My research looks at the Dark Triad traits in a novel way – that is investigating them as multifaceted and how this relates to individual differences in coping with stress and psychopathology.
A lot of current research has neglected the multidimensional nature of the dark triad personality traits. Research has shown that different facets of these traits have differentially related to outcome measures like coping with stress and psychopathology. However, much of the research is still measuring and interpreting these traits as unidimensional. This project aims to provide a comprehensive investigation of these traits using more valid measurements and interpretations. It is also important that within this project we provide the associations with outcome measures like coping with stress and psychopathology given their relevance to society today. This is even more relevant when we consider the emerging evidence that personality traits develop as a function of the complexity of society. Therefore, at one time or another, these dark traits were needed in our society, could this mean that they have an adaptive functioning during times of stress? Additionally, I am also interested in how using novel and more appropriate methods (experience sampling methods) and analysis (Network Analysis) may lead to more fruitful and insightful interpretations.
What is your ideal Research outcome?
I want to fill the current gap in the literature, providing a contribution to Psychology. This will help us to understand those who are deemed as “socially aversive,” and how they may use these dark traits to cope with and navigate life and psychopathology. Additionally, I want to show how we can progress methodology and be at the forefront of longitudinal network analysis.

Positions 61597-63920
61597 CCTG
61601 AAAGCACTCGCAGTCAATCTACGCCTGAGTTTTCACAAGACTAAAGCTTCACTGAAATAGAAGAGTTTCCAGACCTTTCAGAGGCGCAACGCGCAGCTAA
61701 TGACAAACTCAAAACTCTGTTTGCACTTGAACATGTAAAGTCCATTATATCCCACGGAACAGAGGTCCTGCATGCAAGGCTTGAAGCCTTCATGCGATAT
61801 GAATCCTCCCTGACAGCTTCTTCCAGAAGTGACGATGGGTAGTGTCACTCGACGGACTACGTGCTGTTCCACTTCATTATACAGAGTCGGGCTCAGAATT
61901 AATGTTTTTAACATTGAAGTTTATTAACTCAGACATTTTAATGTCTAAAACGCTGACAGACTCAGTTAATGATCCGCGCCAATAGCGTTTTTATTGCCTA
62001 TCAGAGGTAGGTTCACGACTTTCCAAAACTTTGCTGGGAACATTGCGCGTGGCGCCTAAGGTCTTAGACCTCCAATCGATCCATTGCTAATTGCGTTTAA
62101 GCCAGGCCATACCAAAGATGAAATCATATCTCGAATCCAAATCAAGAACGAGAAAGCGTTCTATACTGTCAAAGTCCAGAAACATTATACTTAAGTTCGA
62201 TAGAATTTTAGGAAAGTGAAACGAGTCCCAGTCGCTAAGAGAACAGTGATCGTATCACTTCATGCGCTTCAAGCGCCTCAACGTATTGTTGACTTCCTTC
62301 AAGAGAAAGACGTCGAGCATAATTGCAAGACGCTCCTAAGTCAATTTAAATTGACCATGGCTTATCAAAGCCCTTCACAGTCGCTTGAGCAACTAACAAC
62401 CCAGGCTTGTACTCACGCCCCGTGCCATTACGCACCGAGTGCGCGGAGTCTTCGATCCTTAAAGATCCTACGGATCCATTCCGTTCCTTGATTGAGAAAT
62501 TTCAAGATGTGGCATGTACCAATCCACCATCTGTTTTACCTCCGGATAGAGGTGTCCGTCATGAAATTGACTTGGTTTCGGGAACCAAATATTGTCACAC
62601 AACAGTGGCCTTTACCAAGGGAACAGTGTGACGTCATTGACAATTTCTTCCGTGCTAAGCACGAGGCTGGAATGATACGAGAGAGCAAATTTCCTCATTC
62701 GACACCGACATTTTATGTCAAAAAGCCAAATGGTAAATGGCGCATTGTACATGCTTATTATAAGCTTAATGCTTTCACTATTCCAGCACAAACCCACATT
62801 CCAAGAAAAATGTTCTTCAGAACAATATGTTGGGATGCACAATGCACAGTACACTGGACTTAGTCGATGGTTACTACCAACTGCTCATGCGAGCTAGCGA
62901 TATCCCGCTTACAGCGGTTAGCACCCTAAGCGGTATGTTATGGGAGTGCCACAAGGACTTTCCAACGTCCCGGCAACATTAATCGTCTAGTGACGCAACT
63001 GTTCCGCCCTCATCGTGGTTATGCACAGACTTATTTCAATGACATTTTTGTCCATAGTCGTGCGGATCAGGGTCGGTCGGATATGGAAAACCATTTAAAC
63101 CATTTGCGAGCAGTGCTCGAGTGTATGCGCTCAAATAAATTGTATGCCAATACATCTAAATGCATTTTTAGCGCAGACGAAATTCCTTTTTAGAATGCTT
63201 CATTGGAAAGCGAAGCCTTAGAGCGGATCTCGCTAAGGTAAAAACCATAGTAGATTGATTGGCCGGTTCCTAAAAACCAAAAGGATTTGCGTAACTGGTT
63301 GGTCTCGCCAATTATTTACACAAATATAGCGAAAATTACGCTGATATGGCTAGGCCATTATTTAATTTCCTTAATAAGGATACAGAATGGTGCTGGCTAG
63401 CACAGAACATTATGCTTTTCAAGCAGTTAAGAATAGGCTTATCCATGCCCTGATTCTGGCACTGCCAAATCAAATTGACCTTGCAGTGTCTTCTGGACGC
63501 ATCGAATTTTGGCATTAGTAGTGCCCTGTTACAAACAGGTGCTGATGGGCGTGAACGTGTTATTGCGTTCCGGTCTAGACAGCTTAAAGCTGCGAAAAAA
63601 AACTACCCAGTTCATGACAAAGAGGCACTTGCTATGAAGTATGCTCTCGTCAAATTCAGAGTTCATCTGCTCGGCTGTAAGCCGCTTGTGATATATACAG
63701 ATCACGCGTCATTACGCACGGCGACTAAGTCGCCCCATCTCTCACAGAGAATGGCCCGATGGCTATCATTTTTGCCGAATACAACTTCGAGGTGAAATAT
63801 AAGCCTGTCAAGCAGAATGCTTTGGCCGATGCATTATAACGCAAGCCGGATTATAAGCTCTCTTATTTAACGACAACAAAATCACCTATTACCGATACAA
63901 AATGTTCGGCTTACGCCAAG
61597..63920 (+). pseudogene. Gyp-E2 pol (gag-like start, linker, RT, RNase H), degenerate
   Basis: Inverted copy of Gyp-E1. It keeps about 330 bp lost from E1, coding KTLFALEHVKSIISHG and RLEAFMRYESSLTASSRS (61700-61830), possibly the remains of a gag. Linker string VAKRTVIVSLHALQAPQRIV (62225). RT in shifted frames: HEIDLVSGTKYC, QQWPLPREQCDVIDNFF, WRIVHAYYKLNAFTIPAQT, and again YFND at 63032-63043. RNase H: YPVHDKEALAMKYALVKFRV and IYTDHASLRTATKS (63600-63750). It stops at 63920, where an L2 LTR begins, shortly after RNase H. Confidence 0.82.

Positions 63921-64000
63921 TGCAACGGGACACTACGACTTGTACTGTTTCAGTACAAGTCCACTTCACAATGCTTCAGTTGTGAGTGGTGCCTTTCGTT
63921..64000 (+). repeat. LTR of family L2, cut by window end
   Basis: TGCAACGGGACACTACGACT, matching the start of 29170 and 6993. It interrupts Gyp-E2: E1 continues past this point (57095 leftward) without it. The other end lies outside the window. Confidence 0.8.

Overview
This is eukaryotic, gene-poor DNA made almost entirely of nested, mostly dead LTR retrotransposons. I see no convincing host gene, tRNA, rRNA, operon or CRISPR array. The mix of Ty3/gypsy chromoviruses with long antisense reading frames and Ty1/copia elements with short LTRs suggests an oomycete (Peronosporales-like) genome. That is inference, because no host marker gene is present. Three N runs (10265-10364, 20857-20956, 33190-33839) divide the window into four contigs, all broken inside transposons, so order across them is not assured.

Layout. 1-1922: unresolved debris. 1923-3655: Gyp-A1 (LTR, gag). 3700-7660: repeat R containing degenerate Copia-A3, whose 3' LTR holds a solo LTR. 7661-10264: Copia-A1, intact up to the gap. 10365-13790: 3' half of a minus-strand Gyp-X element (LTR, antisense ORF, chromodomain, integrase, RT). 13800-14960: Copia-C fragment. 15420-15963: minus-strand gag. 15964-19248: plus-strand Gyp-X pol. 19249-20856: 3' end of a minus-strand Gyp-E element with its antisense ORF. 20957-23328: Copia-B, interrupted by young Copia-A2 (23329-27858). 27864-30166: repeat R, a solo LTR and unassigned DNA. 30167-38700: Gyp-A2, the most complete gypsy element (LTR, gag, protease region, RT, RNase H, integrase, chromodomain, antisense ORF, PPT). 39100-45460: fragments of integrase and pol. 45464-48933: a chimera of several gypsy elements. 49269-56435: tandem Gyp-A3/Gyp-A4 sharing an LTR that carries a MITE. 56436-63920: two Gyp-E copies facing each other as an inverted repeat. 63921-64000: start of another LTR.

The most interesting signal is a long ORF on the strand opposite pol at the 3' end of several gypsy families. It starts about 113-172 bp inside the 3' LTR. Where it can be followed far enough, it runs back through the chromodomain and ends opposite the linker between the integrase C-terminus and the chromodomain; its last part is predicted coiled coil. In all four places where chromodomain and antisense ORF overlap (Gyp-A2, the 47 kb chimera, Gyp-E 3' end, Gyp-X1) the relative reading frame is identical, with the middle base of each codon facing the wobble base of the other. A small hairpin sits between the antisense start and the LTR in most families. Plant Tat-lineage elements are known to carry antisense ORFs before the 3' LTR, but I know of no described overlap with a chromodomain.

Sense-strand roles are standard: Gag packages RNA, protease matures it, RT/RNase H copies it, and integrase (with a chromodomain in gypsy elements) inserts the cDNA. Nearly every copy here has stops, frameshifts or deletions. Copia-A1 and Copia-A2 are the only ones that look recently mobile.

Dr Kostas Papageorgiou and Professor Cherie Armour
Why did you choose this PhD and why at Queen's?
I completed my BSc Psychology at QUB in 2020 and then progressed straight into the PhD. This was the right route for me as I had built up strong working rapports with Researchers at
QUB but most importantly, this PhD was very interesting. I was also excited to connect with researchers all over the world, which is something QUB and my supervisors encourage.
How have you been supported at Queen's?
QUB and mainly my supervisors have supported me in many ways. One such example being that my PhD requires competency in RStudio and Network Analysis, so my supervisors helped to organise training from researchers at different universities, moreover this training was available to anyone in the School, so everyone is included!
In what ways have you developed at Queen's?
I have developed academically in many ways at QUB. You get expert knowledge and support from your supervisors, help with technical questions from your peers and the support staff in the School. Then there are many journal clubs writing clubs and more that you can join to develop academically in the way you want to.
Can you describe the postgraduate community in the School and at Queen's?
Your PhD peers are always willing to support you in any way they can, whether this be through academic collaboration or organising a social event to have a well-deserved break from working. There is a strong feeling of fellowship and community among the postgraduate community. You will never be alone during a PhD at QUB!
Where do you hope your PhD will lead?
I enjoy working hard on a project and watching it grow into a fully formed piece of research. Therefore, I would love to stay in the world of research. I have also had some teaching opportunities within the School which has actually made me realise that I enjoy teaching Psychology, so I would be interested in developing this further after my PhD.
Anything else you would like to add or advise to new PGR students?
Try to connect with your fellow PhD researchers as much as you can. It is very likely that whatever question you have, they have had it before. Remember you are not alone and there is always support.
Connect with Micheala on the following platforms: